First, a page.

Iraq Asks Trade Partners to Ditch US Dollars in Pricing
The Iraqi government told its trading partners Wednesday that it was no longer dealing in US dollars and asked them to price their goods in other currencies, an official source said.
"The commerce ministry on Wednesday began telling companies dealing with Iraq they must abandon the US dollar and price their goods in other currencies, especially the Euro," the source said.
Iraqi Finance Minister Hekmat Ibrahimi al-Azzawi announced Tuesday that Baghdad will replace the dollar, the currency of an "enemy state", with other currencies, including the Euro, for foreign trade transactions.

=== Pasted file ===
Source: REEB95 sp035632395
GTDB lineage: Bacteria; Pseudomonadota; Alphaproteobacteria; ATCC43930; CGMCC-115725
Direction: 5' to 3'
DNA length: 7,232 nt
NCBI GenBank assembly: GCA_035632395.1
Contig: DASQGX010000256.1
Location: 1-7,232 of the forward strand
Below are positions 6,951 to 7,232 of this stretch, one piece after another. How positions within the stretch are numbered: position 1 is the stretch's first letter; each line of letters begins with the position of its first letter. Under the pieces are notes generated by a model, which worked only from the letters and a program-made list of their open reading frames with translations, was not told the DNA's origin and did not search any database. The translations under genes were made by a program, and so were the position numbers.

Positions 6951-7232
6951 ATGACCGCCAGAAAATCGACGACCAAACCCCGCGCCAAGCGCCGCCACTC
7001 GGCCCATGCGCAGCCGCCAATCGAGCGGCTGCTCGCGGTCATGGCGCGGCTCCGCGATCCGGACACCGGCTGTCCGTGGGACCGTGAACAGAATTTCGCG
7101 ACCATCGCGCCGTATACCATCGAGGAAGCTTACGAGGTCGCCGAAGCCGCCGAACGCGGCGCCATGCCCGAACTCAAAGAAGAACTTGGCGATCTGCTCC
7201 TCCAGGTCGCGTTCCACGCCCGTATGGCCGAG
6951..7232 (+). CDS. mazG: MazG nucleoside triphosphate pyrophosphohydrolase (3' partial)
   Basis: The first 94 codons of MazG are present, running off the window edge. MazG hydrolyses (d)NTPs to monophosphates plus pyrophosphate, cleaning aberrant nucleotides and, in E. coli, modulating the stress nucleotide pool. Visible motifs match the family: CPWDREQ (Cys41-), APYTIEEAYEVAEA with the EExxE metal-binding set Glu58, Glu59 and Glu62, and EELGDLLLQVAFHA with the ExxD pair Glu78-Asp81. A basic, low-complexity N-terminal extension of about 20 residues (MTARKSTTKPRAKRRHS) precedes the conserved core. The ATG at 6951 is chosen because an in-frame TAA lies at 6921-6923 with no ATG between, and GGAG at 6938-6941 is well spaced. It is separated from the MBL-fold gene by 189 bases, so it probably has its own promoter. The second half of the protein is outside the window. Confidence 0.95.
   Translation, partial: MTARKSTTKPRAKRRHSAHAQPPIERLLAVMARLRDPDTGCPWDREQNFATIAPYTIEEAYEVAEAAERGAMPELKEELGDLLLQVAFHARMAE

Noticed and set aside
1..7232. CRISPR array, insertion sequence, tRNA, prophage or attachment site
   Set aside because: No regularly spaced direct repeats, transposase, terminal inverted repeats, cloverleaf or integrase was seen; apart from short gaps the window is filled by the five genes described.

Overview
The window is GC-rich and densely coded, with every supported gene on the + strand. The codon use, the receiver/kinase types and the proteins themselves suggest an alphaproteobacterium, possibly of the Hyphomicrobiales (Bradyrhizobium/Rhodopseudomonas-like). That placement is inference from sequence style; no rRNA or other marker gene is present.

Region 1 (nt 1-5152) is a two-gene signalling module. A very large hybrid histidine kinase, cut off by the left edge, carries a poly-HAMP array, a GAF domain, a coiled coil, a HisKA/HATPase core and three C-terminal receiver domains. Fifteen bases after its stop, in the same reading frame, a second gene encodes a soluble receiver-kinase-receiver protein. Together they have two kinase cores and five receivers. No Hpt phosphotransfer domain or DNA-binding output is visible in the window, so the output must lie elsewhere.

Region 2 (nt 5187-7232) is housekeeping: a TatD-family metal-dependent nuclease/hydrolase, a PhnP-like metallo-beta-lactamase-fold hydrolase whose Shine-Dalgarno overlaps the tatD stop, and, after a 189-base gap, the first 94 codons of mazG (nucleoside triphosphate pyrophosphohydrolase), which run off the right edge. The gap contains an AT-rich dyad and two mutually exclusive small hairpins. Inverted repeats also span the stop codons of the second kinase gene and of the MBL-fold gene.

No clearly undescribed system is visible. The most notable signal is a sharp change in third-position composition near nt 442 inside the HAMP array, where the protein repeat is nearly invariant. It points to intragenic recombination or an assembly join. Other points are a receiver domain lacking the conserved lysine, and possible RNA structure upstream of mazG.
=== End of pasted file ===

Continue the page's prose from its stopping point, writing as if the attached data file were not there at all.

Baghdad, which accuses Washington of prolonging the crippling sanctions regime imposed on Iraq for its 1990 invasion of Kuwait, is exporting as much as 2.5 million barrels of oil a day.
Revenues from this crude, exported under strict UN supervision, are used to finance imports of food, medicine and essential goods.
Iraq, which like other producers prices its crude in dollars, has sold more than 34.5 billion barrels of oil since the oil-for-food program was launched in December 1996, according to the United Nations.
An official Iraqi newspaper said Monday that the price of crude should not be fixed in dollars "because that harms the interests of producers," and instead suggested using a basket of currencies, headed by the Euro – BAGHDAD (AFP)
© 2000 Al Bawaba (www.albawaba.com)